This might be the most disturbing film I’ve seen in a long while. Complicated family dynamics are hidden behind closed doors, as a sadistic patriarch abuses and exploits his family in equal measure.
This can best be described as more of the same but different. The sequel that feels like a prequel. Macho gun touting mayhem that feeds on a righteous certainty. Mad, bad, and more than a bit Dudley Doright!?!
I thought this was interesting, with a strong narrative drive that comes from a compelling premise. The sun kills people. A small group of people, with assorted personal demons, find themselves on a plane trying to outrun the sunrise. As tensions build between the passengers, they must hop from airport to airport, scavenging food and fuel as they go. It’s not perfect. There are several moments where you question the choices made by the writers. They seem expedient rather that actual. In the end, it’s that constant pressure to move, the pressure to stay ahead of the sun, that ramps up the energy of the story, and makes it so compelling. It’s an interesting devise used to great effect.
An interesting essay on the use of the Dutch angle in The Third Man.
A thriller with quite a strong cast, and some good performances, that suffers from a leaking plot. In the end it doesn’t feel real because the plot and characters are drawn from other reels. It’s a thriller that’s swimming in the logic of film, instead of rafting the rapids of a reality.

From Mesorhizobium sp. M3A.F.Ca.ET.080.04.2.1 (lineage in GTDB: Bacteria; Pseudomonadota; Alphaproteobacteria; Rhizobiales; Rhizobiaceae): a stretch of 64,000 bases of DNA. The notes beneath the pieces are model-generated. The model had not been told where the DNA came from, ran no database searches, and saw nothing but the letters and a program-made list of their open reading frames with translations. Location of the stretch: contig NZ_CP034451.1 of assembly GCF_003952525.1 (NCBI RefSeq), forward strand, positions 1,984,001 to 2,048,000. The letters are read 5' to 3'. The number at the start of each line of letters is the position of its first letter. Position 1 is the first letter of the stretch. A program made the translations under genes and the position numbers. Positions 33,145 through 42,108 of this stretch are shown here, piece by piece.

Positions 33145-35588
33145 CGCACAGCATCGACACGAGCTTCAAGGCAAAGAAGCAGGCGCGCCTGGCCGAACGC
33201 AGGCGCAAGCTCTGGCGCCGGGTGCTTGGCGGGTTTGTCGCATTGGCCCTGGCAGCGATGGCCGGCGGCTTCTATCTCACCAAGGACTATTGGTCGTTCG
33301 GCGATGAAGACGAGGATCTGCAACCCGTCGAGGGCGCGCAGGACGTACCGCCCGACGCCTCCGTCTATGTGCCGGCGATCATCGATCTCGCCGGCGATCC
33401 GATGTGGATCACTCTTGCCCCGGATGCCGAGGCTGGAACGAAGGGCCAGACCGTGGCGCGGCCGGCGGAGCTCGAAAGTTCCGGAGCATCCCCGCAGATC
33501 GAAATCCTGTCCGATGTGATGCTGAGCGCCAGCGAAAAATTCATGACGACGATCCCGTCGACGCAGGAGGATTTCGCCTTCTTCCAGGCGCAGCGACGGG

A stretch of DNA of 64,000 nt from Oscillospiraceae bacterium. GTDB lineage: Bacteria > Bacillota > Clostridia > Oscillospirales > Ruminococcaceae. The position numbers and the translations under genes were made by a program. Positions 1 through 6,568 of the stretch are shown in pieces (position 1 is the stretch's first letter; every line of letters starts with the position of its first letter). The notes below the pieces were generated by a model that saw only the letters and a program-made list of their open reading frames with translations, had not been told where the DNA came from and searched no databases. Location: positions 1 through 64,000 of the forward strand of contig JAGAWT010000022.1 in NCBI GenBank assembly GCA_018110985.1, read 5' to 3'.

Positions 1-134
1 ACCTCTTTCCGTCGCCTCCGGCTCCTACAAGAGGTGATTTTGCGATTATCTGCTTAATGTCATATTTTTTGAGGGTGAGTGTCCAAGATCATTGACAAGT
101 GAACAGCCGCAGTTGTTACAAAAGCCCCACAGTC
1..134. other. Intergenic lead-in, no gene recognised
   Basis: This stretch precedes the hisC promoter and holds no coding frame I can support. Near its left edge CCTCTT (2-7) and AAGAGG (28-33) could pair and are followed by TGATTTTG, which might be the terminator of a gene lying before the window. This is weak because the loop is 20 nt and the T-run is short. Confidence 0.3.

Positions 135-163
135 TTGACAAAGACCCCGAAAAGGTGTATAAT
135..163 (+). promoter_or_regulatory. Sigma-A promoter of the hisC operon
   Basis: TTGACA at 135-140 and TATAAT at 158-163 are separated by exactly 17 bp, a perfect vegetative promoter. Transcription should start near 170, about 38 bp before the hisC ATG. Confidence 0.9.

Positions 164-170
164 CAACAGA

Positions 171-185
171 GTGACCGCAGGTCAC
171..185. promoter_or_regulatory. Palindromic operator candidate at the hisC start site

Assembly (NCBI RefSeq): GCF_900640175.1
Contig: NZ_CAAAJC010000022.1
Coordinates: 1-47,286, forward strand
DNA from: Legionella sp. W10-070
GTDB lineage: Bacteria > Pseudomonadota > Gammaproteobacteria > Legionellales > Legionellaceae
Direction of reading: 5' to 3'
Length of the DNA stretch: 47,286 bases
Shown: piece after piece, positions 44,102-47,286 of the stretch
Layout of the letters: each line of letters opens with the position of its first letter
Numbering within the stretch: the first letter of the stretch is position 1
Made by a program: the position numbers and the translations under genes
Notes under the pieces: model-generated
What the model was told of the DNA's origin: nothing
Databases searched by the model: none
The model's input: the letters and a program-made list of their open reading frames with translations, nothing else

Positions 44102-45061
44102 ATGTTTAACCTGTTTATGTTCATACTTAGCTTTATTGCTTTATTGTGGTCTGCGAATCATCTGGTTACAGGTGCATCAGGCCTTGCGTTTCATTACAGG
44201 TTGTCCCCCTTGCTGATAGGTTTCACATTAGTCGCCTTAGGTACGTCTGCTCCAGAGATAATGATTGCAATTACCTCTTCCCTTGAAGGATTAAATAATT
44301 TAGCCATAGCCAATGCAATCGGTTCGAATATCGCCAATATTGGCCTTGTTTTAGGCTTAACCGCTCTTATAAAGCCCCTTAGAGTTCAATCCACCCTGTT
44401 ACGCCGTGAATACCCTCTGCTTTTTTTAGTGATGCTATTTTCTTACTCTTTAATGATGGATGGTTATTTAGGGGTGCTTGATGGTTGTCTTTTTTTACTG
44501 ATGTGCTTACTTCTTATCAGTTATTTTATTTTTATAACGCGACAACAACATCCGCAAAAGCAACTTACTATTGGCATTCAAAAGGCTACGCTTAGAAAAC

This is a beautifully constructed piece of cinema, that follows a war weary soldier with a brutal past, as he is forced to escorts his nemesis across the country to his ancestral homeland before he dies. Like all westerns this sits in the conflict that exists between old and new, tradition and progress. There’s a lot in the story that goes unsaid, sitting in the silences between things. In the end actions speak louder than words, as Christian Bale’s gruff Captain slowly comes to see his charge as an honourable man. They’re both soldiers who have done horrible things. They both carry the emotional and physical scars. Of all the films Scott Cooper has directed there isn’t one that’s not worth seeing. This is not exception.
This lacks the novelty and exuberance of Lock, Stock and Two Smoking Barrels (1998). Neither does it have the confidence of possibly his best film RocknRolla (2008). A film that seems to have more of a sense of itself than this one. Richie manages some mild originality from the scenario, but he’s ploughing the same asphalt as his earlier films. Even King Arthur: Legend of the Sword (2017) is a gangster film wrapped in mythic cellophane. Hugh Grant stands out as the slimy private investigator telling the story. A device that manages to keep the pace and interest piqued. I like this device. It gives the storytelling a certain style and rhythm. Other than that, it really is business as usual for a bunch of smart mouthed mock gangsters doing their t’ing. As The Jam proclaims at the end of the film “That’s Entertainment”, Mr Richie style.